suspicious key found

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suspicious key found

Janne Inkilä
I made a key search with my name and found something suspicious.

The search:

https://pgp.mit.edu/pks/lookup?search=janne+inkila&op=index&fingerprint=on

I have used my old key since 2007. Fingerprint F4DB 40F8 BF22 8B9D 9B8F  
F679 A482 4C9A 033E 22A2. I know this is quite old key and maybe I
should revoke it.

BUT

I also found another key with fingerprint 87C4 F4C8 16D1 3CC3 03E0 7977
1A9C 6259 033E 22A2. The key ID is the same 033E 22A2 on both keys.
There's also signatures in this key. Looks like same persons and same
key ID's but fingerprints doesn't match. For some reason this key has
been revoked.

Did someone really generated same looking key? And why? Any ideas?
Someone tries to capture my emails? I would like to see some sort of
theory what is going on, thanks :)

Janne Inkilä

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Re: suspicious key found

Felix Winterhalter
There was a proof of concept attack on the fingerprints a couple of
years ago. The keys were revoked afterwards.

TL;DR short key fingerprints are not secure at all. Also the web of
trust is your friend here.

Cheers,

Felix


On 16/05/17 15:47, Janne Inkilä wrote:

> I made a key search with my name and found something suspicious.
>
> The search:
>
> https://pgp.mit.edu/pks/lookup?search=janne+inkila&op=index&fingerprint=on 
>
>
> I have used my old key since 2007. Fingerprint F4DB 40F8 BF22 8B9D
> 9B8F  F679 A482 4C9A 033E 22A2. I know this is quite old key and maybe
> I should revoke it.
>
> BUT
>
> I also found another key with fingerprint 87C4 F4C8 16D1 3CC3 03E0
> 7977 1A9C 6259 033E 22A2. The key ID is the same 033E 22A2 on both
> keys. There's also signatures in this key. Looks like same persons and
> same key ID's but fingerprints doesn't match. For some reason this key
> has been revoked.
>
> Did someone really generated same looking key? And why? Any ideas?
> Someone tries to capture my emails? I would like to see some sort of
> theory what is going on, thanks :)
>
> Janne Inkilä
>
> _______________________________________________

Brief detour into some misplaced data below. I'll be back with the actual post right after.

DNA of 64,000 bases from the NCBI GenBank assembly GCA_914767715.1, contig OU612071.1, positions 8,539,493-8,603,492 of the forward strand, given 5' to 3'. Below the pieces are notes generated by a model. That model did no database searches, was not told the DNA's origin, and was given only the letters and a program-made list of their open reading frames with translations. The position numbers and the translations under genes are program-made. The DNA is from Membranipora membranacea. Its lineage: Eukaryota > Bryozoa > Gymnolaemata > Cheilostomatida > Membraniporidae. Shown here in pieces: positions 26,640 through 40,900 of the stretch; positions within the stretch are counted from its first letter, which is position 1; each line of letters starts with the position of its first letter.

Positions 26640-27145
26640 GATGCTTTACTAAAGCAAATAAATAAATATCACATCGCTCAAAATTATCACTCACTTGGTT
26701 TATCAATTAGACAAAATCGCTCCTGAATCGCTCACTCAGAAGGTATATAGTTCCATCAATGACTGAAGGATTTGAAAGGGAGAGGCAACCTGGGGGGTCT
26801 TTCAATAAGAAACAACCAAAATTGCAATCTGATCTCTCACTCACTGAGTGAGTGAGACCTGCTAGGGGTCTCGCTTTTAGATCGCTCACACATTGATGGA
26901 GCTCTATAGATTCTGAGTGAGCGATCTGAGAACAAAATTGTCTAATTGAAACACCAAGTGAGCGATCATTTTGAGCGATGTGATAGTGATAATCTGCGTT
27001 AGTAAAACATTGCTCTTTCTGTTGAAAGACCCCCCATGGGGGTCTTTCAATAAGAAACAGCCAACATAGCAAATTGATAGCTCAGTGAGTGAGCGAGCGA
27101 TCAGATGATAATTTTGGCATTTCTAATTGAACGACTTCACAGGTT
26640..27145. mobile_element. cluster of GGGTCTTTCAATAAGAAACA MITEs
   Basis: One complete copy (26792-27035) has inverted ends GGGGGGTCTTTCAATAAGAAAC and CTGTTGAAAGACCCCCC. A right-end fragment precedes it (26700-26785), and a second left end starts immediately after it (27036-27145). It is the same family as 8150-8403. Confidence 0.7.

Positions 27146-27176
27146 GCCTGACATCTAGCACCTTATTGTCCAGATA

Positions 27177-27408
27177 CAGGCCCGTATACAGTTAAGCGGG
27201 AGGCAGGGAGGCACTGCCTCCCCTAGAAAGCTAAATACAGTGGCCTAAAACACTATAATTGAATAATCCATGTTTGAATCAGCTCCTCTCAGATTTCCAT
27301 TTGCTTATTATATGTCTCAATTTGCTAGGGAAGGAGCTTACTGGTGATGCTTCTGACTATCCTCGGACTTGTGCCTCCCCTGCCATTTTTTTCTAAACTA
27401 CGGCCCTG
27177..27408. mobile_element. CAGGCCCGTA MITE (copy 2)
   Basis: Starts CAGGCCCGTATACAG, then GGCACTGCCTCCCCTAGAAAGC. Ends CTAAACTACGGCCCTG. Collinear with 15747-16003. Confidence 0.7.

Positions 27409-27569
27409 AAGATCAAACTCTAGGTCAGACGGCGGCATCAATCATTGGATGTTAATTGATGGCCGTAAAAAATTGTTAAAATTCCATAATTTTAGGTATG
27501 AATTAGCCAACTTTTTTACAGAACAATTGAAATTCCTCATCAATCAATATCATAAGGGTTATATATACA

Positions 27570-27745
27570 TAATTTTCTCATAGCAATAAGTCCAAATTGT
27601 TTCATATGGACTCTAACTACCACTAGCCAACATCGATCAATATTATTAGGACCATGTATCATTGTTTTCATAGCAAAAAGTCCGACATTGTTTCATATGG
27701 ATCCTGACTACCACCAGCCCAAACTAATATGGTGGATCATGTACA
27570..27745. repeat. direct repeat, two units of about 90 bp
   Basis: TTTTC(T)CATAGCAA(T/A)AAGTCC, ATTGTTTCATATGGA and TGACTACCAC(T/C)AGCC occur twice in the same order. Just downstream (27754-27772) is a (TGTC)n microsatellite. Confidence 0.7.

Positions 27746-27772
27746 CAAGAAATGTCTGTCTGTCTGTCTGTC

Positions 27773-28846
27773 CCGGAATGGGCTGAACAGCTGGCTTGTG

> Gnupg-users mailing list
> [hidden email]
> http://lists.gnupg.org/mailman/listinfo/gnupg-users


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Re: suspicious key found

Andrew Gallagher
In reply to this post by Janne Inkilä
On 2017/05/16 14:47, Janne Inkilä wrote:
> Did someone really generated same looking key? And why? Any ideas?

Yes, they did. Most of the strong set was duplicated by the Evil32
project in order to demonstrate the danger of relying on short key IDs
(because on modern hardware it takes mere seconds to generate a fake key
with the same short ID). Unfortunately the fake keys got uploaded to an
SKS server and polluted the database. The authors then mass-revoked all
the offending keys, but since SKS is append-only they still appear in
search results.

https://evil32.com/

The fact that invalid (even suspicious) keys exist on the SKS servers
(or anywhere on the internet for that matter) is in itself not a problem
- any decent public-key infrastructure must be designed under the
assumption that forgeries are inevitable and use some other method
(signatures, out of band verification) to determine the validity of keys.

The moral of the story is: don't believe everything you see on the
internet. ;-)

Andrew.


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Re: suspicious key found

David Shaw
In reply to this post by Janne Inkilä
On May 16, 2017, at 9:47 AM, Janne Inkilä <[hidden email]> wrote:

>
> I made a key search with my name and found something suspicious.
>
> The search:
>
> https://pgp.mit.edu/pks/lookup?search=janne+inkila&op=index&fingerprint=on
>
> I have used my old key since 2007. Fingerprint F4DB 40F8 BF22 8B9D 9B8F  F679 A482 4C9A 033E 22A2. I know this is quite old key and maybe I should revoke it.
>
> BUT
>
> I also found another key with fingerprint 87C4 F4C8 16D1 3CC3 03E0 7977 1A9C 6259 033E 22A2. The key ID is the same 033E 22A2 on both keys. There's also signatures in this key. Looks like same persons and same key ID's but fingerprints doesn't match. For some reason this key has been revoked.
>
> Did someone really generated same looking key? And why? Any ideas? Someone tries to capture my emails? I would like to see some sort of theory what is going on, thanks :)

There are many such fake keys on the keyservers.  I have one as well.  It's trivial to forge the short (8 hex digit) key ID - just keep generating keys over and over until you match the lower 32 bits.  Note that the fingerprints do not match, as there is no (current) way to forge an entire fingerprint.

See https://evil32.com - they made the keys as a demonstration, but didn't upload them.  It's an excellent demonstration why people should never trust the short key ID for anything.

David


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